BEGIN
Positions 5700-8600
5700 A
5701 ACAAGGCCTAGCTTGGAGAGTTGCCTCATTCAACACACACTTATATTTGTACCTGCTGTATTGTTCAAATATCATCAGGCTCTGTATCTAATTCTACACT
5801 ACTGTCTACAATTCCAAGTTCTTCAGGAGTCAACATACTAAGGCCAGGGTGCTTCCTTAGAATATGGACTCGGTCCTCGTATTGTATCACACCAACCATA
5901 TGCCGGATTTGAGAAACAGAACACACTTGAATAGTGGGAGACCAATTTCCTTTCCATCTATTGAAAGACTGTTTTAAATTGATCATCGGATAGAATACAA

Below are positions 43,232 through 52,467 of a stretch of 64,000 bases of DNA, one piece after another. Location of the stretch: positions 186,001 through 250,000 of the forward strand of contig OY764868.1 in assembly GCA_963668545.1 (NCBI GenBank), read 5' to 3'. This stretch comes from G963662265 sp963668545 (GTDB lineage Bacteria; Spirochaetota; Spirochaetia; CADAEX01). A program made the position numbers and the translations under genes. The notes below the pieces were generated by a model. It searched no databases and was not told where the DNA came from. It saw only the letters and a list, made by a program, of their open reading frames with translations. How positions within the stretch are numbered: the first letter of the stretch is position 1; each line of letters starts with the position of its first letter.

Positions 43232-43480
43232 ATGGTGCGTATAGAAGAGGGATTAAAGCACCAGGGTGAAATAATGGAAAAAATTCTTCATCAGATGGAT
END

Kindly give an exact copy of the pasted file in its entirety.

Positions 5700-8600
5700 A
5701 ACAAGGCCTAGCTTGGAGAGTTGCCTCATTCAACACACACTTATATTTGTACCTGCTGTATTGTTCAAATATCATCAGGCTCTGTATCTAATTCTACACT
5801 ACTGTCTACAATTCCAAGTTCTTCAGGAGTCAACATACTAAGGCCAGGGTGCTTCCTTAGAATATGGACTCGGTCCTCGTATTGTATCACACCAACCATA
5901 TGCCGGATTTGAGAAACAGAACACACTTGAATAGTGGGAGACCAATTTCCTTTCCATCTATTGAAAGACTGTTTTAAATTGATCATCGGATAGAATACAA

Below are positions 43,232 through 52,467 of a stretch of 64,000 bases of DNA, one piece after another. Location of the stretch: positions 186,001 through 250,000 of the forward strand of contig OY764868.1 in assembly GCA_963668545.1 (NCBI GenBank), read 5' to 3'. This stretch comes from G963662265 sp963668545 (GTDB lineage Bacteria; Spirochaetota; Spirochaetia; CADAEX01). A program made the position numbers and the translations under genes. The notes below the pieces were generated by a model. It searched no databases and was not told where the DNA came from. It saw only the letters and a list, made by a program, of their open reading frames with translations. How positions within the stretch are numbered: the first letter of the stretch is position 1; each line of letters starts with the position of its first letter.

Positions 43232-43480
43232 ATGGTGCGTATAGAAGAGGGATTAAAGCACCAGGGTGAAATAATGGAAAAAATTCTTCATCAGATGGAT